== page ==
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Friday, August 18, 20061155959770

Finished Moving (plus a short, negative review of Inside Man)

Comfy chairs? Check. Wireless network? Check. Getting a universal remote to work with my DVD/TV system because I lost the previous one? Check.

I believe I am moved in.

Met with the professor I am teaching under this semester -- he seems very cool. The schedule is arranged nicely.

As the day ended, Lady of tdaxp and I watched Inside Man. Disappointing, (and because most of the movie is executed well and promises something quite wonderful) painfully so. A good movie marred by a tacked-on ending. I was able to pinpoint as it happened the exact moment the film should have ended. Instead, an eternity (whatever the actual runtime) of boredom and cliches. It made me nostalgic for A Clockwork Orange, The Negotiator, Resevoir Dogs, or for that matter any crime film that is actually good. (Lady of tdaxp thinks the movie is set up for a sequel, but too much is undone in the last few minutes for it to be purposeful.)

Comments

"I was able to pinpoint as it happened the exact moment the film should have ended."

When should have it ended? I thought the ending was quit apropriate. From what I remember, the ending may not have closed the plot, but it showcased an irony in that Foster's character seemed to look back at the incidence with glee, in contrast to the stick up her ass at the beginning. How can you not? ... It "IS" the perfect crime.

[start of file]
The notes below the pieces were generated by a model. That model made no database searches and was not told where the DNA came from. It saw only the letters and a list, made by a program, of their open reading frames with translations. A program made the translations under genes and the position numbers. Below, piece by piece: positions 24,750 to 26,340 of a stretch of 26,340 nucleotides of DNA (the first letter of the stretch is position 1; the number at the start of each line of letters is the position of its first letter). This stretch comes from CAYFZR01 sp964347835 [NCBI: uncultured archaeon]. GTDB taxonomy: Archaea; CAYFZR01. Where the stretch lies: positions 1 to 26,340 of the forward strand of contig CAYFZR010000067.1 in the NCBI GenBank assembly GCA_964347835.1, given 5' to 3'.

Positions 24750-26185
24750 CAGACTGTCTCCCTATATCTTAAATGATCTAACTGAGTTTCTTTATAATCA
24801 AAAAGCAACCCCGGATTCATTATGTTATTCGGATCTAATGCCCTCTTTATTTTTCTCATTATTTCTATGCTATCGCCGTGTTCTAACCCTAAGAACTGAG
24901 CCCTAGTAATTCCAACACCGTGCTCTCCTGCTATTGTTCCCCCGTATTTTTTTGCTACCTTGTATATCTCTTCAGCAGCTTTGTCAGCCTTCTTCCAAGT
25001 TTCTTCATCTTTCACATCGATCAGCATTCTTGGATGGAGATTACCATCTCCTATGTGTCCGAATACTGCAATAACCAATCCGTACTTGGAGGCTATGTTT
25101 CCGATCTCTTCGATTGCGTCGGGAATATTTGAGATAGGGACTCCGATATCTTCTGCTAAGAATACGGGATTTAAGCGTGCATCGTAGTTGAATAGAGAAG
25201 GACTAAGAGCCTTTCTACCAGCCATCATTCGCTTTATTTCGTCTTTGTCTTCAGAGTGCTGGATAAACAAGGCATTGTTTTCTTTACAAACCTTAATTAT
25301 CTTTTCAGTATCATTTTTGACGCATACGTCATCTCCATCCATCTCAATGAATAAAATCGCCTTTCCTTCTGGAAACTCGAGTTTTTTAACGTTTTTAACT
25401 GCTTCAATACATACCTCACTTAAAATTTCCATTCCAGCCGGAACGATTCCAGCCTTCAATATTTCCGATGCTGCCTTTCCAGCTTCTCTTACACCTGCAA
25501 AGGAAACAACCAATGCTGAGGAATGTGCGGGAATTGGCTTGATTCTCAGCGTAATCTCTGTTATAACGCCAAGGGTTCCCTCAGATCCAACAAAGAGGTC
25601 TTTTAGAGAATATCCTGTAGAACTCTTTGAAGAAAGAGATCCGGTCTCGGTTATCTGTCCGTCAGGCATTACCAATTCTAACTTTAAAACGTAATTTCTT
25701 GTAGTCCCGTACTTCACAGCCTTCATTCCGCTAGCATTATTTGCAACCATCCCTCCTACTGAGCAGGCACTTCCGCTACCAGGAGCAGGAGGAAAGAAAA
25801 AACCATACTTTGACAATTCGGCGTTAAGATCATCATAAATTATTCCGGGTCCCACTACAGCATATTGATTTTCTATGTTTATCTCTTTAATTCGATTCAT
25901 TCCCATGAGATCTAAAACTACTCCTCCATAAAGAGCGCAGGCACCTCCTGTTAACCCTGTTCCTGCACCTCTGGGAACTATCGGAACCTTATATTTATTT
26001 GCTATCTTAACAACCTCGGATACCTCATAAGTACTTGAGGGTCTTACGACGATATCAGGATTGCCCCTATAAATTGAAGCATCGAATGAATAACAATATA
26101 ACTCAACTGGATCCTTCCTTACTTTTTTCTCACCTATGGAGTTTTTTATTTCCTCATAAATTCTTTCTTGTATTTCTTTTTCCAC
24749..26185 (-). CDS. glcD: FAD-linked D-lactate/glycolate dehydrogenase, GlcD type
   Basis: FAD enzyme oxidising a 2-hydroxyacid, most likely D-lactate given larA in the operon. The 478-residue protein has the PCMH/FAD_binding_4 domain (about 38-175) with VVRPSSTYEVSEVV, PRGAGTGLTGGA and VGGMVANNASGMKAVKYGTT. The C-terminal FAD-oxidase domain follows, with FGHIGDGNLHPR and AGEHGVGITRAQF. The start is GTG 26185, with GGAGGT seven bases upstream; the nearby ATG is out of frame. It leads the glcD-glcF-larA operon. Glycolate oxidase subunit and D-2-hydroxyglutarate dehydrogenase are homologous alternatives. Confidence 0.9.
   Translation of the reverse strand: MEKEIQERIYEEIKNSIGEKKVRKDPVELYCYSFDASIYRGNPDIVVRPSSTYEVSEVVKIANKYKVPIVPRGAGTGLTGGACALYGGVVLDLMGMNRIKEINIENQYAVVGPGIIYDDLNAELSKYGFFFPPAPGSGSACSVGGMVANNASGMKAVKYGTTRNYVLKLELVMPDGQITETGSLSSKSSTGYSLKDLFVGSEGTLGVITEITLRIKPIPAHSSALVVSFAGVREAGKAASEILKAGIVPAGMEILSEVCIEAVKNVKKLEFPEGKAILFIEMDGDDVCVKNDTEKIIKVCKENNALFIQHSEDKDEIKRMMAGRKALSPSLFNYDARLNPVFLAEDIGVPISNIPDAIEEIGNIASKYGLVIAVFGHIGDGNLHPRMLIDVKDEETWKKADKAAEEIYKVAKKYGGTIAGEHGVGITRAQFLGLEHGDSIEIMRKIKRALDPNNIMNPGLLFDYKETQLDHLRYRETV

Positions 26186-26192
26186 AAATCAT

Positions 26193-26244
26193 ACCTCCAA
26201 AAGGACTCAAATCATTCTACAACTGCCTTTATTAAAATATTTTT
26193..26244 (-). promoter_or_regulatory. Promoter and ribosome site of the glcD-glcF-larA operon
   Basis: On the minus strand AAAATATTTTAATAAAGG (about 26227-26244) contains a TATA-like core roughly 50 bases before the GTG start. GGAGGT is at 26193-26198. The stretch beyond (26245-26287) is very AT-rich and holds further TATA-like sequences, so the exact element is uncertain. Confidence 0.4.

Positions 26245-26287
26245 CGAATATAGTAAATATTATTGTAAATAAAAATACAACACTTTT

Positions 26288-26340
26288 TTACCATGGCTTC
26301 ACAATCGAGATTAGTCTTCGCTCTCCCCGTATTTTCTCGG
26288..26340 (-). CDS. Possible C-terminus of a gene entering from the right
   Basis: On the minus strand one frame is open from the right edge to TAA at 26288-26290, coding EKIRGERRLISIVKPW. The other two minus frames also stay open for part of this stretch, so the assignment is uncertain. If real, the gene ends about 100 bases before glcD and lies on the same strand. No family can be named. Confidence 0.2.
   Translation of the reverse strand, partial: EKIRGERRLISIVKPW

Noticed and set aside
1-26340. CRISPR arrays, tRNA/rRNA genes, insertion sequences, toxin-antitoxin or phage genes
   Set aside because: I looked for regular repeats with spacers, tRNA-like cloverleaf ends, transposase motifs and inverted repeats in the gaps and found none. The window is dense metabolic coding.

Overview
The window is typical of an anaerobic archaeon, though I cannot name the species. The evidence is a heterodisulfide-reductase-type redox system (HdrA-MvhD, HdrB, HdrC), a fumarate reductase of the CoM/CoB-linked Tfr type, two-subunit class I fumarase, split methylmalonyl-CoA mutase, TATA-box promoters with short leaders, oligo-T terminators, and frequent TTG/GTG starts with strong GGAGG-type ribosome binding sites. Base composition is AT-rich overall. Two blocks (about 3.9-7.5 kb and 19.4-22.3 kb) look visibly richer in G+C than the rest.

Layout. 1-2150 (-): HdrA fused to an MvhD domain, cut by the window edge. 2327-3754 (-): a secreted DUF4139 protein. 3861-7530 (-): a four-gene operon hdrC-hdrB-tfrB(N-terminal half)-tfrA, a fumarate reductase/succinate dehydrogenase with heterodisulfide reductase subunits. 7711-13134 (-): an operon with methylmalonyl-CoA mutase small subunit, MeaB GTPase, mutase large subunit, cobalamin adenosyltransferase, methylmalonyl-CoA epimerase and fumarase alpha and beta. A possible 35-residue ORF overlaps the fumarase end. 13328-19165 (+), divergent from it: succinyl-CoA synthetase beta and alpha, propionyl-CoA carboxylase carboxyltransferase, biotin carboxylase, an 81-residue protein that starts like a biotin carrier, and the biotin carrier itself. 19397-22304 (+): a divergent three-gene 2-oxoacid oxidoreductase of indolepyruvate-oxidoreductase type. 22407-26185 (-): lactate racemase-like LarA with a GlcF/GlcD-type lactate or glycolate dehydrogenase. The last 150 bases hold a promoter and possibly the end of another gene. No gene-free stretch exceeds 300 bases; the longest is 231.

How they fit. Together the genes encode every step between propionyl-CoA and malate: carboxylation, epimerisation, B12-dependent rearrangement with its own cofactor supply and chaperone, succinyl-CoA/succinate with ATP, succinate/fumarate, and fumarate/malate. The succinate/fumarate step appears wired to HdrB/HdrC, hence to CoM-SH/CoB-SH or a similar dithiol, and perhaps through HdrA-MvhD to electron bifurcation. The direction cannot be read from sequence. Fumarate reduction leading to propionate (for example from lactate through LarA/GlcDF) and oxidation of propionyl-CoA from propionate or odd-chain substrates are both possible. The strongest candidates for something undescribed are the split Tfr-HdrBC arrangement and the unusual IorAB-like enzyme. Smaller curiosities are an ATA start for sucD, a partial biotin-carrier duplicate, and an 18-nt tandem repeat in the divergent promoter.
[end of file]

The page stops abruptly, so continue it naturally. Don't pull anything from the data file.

...and, in the end, Foster seems to be quit taken with Owen. Why would you want to send this century's greatest artist to jail, after all?

Posted by: Jeffrey James | Saturday, August 19, 2006

Jeffrey,

I generally agree with you, but I see those as flaws.

The ending did not close the plot. There was no catharsis, resolution, whatever. We have some sappy, PC ending that doesn't provide closure for anybody. Nor is it realistic. Just absurd.

Foster's character is a two-dimensional stereotype. A similar part was seen in the even worse Half Past Dead [1]

As I earlier wrote,

"It's like the old question of what was the perfect robbery: we will never know, because in a perfect robbery the bank would not know that it was robbed." [2]

Rather, the robbery in the movie is a slapped-together collection of wishful thinking that works because it was made in Hollywood. Owen is an artist in the sense that Marilyn Manson is a philosopher: superficially.

Man, the more I think of this movie, the madder I get at it :-)

[1] http://www.greencine.com/webCatalog?id=25025
[2] http://tdaxp.blogspirit.com/archive/2005/07/20/dreaming-5th-generation-war.html

Posted by: Dan tdaxp | Saturday, August 19, 2006

"Owen is an artist in the sense that Marilyn Manson is a philosopher: superficially."

When I said artist, I meant Owen's character Dalton Russell, not Owen as an actor (not that I am suggesting otherwise about his acting).

Posted by: Jeffrey James | Saturday, August 19, 2006

Me too ;-)

Posted by: Dan tdaxp | Saturday, August 19, 2006

It seems that the first thing you were most interested in after moving in your new place was to have all electronics in the rightful place and working 100%. I guess that today, that is a must.

Posted by: International moving companies | Monday, April 11, 2011

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